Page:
TreeNode* right;
    TreeNode(int data)
    {
        val = data;
        left = NULL;
        right = NULL;
    }
};

//level order traversal for BST
void levelorder(TreeNode* root)
{
    if (!root)
        return;

    queue<TreeNode*> q;
    q.push(root);
    q.push(NULL);

    int count = 1;
    cout << "Start of level: " << count << endl;
    while (!q.empty()) {
        TreeNode* temp = q.front();
        q.pop();
        if (temp == NULL) {
            if (!q.empty()) {
                q.push(NULL);
                cout << "\nEnd of level: " << count << endl;
                count++;
                cout << "Start of level: " << count << endl;
            }
            else {
                cout << "\nEnd of level: " << count << endl;
            }
        }
        else {
            cout << temp->val << " ";
            if (temp->left)
                q.push(temp->left);
            if (temp->right)
                q.push(temp->right);
        }
    }
}

//storing the inorder traversal
void inorder(TreeNode* root, vector<int>& store)
{
    if (!root)
        return;
    inorder(root->left, store);
    store.push_back(root->val);
    inorder(root->right, store);
}

//convert to min heap from BST
TreeNode* convertToMinHeap(vector<int>& store)
{
    int index = 0;
    TreeNode* root = new TreeNode(store[index++]);

    queue<TreeNode*> q;
    q.push(root);
    //insert level wise
    while (!q.empty()) {
        TreeNode* temp = q.front();
        q.pop();
        if (index == store.size())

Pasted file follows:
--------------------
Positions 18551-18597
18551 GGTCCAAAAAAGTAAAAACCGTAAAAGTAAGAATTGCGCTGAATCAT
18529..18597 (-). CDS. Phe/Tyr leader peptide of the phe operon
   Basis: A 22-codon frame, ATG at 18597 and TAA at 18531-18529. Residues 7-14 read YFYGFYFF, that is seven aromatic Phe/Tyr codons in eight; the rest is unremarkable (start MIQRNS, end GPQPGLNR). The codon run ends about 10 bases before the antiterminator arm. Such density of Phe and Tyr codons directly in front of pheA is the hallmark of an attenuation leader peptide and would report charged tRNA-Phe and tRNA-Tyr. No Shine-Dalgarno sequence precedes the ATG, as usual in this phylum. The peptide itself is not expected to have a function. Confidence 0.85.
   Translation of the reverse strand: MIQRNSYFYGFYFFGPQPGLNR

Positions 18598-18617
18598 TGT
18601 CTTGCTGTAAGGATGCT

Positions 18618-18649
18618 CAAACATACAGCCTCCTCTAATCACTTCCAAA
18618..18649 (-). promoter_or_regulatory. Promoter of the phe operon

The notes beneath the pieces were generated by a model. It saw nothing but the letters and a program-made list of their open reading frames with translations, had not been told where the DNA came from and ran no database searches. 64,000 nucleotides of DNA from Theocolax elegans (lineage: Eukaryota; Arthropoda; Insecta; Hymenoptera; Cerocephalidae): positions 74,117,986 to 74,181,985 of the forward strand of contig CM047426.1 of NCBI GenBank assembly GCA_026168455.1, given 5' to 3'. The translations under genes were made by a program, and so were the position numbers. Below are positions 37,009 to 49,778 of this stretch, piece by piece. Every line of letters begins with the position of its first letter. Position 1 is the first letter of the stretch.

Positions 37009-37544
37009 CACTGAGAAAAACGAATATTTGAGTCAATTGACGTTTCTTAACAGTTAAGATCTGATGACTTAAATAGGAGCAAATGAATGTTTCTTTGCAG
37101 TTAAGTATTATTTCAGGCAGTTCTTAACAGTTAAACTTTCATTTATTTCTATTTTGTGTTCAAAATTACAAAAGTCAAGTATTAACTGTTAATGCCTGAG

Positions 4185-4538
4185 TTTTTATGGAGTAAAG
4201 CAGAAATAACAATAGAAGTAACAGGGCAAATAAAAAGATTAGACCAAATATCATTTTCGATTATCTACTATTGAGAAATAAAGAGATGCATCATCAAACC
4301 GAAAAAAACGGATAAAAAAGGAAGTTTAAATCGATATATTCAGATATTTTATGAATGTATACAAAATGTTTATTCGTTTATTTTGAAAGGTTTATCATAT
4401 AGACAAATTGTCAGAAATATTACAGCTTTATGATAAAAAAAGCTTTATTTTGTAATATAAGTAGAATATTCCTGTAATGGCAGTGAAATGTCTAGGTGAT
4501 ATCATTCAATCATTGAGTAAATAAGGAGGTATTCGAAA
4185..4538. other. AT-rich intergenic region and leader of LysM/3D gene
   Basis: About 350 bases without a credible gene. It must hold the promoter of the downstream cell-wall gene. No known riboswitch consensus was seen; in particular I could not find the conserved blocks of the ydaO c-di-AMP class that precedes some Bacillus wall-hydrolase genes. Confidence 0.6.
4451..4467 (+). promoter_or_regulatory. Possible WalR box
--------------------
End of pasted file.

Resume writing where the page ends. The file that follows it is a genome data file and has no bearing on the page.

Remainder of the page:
return root;
        //first insert as left child
        temp->left = new TreeNode(store[index++]);
        q.push(temp->left);
        if (index == store.size())
            return root;
        //then insert as right child
        temp->right = new TreeNode(store[index++]);
        q.push(temp->right);
    }
    return root;
}

int main()
{
    //below is the unbalanced BST as per example
    TreeNode* root = new TreeNode(15);
    root->left = new TreeNode(10);
    root->right = new TreeNode(20);
    root->left->right = new TreeNode(13);
    root->right->right = new TreeNode(23);
    cout << "Level order traversal of the BST:\n";
    levelorder(root);
    cout << "Converting the BST into min heap\n";
    vector<int> store;
    inorder(root, store);

    TreeNode* heap = convertToMinHeap(store);
    cout << "Converted into a min heap...\n";
    cout << "Level order traversal of the min heap is :\n";
    levelorder(heap);

    return 0;
}

Output:

Level order traversal of the BST:
Start of level: 1
15 
End of level: 1
Start of level: 2
10 20 
End of level: 2
Start of level: 3
13 23 
End of level: 3
Converting the BST into min-heap
Converted into a min-heap...
Level order traversal of the min-heap is :
Start of level: 1
10 
End of level: 1
Start of level: 2
13 15 
End of level: 2
Start of level: 3
20 23 
End of level: 3

You might be wondering to thinking that here we have represented the min-heap as a tree instead of an array. But that's indeed a representation as a min-heap is a complete tree. Here the tree representation suited more than the array representation.